Electron microscopy and electron tomography are powerful tools by which to visualize the physical structure of protein assemblies, but their ability to localize specific proteins is limited. Optical techniques may offer solutions in this regard, but optical diffraction typically limits lateral resolution to ~200 nm. Sub-wavelength resolution optical imaging methods can circumvent the diffraction limit and has led to ‘super-resolution’ methods. These include stimulated-emission depletion microscopy and single-molecule localization microscopy (SMLM), such as photoactivated localization microscopy (PALM), stochastic optical reconstruction microscopy (STORM) and direct STORM (dSTORM). The application of PALM and dSTORM in biopharmaceutical development is still in its infancy and will be explored against novel drug targets and bioprocessing materials.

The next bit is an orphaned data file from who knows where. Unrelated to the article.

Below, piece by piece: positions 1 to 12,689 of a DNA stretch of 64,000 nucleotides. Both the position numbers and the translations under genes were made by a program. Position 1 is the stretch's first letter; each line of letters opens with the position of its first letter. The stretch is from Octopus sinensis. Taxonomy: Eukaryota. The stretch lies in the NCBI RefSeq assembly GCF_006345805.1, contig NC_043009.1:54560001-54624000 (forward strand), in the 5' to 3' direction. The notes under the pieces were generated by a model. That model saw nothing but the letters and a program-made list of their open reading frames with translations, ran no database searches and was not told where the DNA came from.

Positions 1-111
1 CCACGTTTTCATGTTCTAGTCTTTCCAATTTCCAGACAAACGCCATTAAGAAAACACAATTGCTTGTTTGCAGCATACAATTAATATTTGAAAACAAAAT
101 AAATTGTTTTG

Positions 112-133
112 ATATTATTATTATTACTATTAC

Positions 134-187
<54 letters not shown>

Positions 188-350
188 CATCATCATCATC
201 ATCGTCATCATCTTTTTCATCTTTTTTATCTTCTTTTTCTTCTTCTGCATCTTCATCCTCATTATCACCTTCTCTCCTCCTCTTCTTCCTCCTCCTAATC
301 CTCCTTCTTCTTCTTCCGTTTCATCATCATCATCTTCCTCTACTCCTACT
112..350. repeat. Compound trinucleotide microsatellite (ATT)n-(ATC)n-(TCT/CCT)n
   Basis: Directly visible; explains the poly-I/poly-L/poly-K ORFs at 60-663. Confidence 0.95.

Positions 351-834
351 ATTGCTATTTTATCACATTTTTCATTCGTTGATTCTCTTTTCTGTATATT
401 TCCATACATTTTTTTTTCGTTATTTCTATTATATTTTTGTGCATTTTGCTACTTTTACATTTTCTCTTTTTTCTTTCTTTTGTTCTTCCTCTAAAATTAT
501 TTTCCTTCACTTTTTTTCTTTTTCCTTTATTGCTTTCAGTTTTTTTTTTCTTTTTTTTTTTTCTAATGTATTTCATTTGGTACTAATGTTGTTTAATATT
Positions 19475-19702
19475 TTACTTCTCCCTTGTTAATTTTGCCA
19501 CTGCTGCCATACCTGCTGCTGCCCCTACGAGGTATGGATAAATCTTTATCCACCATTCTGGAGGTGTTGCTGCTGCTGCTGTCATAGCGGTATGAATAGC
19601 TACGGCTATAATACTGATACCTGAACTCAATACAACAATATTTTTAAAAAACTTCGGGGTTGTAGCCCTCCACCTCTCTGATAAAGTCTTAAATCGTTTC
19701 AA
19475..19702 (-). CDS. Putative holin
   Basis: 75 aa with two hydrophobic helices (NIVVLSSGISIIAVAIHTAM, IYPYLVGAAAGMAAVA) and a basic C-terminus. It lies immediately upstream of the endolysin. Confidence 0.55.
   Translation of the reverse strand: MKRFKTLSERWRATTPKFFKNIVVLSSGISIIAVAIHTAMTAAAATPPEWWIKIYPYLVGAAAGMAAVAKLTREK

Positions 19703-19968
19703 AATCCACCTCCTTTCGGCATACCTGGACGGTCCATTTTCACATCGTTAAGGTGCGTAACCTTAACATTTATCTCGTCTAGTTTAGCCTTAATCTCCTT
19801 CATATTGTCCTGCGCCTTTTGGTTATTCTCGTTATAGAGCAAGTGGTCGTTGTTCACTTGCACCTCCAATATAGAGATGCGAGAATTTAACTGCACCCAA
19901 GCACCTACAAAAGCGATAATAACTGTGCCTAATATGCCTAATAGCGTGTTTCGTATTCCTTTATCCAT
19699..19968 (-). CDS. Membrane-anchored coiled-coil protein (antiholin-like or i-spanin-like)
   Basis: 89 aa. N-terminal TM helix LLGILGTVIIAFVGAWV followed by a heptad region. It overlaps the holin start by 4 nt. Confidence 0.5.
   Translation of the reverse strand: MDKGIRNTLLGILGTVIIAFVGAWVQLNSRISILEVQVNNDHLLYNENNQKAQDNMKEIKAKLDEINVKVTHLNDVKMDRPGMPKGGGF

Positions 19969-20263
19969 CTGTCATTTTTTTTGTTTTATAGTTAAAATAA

University Key Personnel: Prof Clemens Kaminski
Post-doctoral Research Associate: Dr Romain Laine
MedImmune Key Personnel: Paul Varley, Michael Washabaugh, Danielle Carroll, Damian Crowther, Michael Perkinton